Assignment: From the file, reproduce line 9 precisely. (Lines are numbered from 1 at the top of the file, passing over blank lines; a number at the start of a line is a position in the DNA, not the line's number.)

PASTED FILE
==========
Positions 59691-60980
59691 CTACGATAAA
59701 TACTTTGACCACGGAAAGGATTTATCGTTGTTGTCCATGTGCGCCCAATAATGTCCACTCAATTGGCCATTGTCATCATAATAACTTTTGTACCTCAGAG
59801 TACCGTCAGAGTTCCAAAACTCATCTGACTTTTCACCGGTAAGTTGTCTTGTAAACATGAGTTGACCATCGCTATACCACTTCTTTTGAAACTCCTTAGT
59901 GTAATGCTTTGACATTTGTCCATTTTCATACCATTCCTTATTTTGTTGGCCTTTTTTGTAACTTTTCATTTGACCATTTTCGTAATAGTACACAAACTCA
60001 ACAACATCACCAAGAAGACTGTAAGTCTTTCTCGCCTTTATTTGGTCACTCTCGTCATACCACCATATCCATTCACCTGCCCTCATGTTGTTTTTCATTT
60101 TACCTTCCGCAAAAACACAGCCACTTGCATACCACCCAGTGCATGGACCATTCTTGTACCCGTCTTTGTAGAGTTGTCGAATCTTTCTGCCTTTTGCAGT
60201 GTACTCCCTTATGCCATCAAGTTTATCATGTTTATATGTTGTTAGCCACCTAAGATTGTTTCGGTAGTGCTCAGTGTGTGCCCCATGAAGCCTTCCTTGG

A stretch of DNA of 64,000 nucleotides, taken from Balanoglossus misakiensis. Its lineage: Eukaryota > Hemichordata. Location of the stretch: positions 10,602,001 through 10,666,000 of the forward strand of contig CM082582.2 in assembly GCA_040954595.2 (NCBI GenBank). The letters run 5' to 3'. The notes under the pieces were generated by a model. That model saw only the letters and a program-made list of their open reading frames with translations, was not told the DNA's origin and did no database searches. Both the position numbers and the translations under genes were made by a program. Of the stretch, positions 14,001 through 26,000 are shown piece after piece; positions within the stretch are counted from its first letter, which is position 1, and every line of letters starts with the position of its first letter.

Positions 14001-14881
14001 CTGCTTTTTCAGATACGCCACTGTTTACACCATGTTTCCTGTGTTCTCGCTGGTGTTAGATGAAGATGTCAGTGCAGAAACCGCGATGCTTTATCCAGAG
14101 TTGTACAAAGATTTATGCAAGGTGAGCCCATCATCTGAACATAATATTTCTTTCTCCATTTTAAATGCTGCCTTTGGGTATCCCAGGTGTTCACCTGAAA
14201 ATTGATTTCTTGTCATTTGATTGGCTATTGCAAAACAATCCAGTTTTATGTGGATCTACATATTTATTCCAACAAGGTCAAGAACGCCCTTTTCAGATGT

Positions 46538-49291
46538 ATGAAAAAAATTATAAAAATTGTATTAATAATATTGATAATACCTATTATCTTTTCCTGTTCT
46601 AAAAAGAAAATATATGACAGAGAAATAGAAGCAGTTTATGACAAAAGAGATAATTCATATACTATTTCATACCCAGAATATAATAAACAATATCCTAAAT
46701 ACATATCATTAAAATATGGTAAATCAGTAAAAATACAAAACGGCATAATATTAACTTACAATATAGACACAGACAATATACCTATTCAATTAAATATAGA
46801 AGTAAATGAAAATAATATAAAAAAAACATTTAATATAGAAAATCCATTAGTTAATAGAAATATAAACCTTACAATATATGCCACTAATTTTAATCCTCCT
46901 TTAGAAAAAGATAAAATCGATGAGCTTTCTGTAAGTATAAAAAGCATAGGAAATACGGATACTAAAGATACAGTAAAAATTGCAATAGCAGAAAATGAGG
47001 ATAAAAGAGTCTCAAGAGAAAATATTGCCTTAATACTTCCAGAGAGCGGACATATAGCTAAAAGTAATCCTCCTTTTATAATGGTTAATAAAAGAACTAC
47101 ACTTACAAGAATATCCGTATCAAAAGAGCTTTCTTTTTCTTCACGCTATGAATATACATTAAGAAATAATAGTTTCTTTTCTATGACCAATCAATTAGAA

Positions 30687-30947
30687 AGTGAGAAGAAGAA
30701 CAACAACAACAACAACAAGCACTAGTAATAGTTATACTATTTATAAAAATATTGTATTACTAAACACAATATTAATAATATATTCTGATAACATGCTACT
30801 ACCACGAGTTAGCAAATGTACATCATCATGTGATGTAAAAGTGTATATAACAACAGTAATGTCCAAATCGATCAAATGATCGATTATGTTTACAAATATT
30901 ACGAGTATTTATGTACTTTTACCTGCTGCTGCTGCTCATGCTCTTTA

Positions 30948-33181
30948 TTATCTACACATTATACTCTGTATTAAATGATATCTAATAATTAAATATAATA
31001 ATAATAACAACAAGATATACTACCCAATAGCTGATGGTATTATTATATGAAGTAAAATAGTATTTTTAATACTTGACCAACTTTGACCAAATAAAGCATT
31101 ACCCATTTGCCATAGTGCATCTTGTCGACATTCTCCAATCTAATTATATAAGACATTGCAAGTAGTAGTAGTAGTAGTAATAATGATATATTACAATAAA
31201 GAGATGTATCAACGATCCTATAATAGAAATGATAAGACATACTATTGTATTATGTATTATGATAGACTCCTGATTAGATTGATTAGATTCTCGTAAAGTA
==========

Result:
A stretch of DNA of 64,000 nucleotides, taken from Balanoglossus misakiensis. Its lineage: Eukaryota > Hemichordata. Location of the stretch: positions 10,602,001 through 10,666,000 of the forward strand of contig CM082582.2 in assembly GCA_040954595.2 (NCBI GenBank). The letters run 5' to 3'. The notes under the pieces were generated by a model. That model saw only the letters and a program-made list of their open reading frames with translations, was not told the DNA's origin and did no database searches. Both the position numbers and the translations under genes were made by a program. Of the stretch, positions 14,001 through 26,000 are shown piece after piece; positions within the stretch are counted from its first letter, which is position 1, and every line of letters starts with the position of its first letter.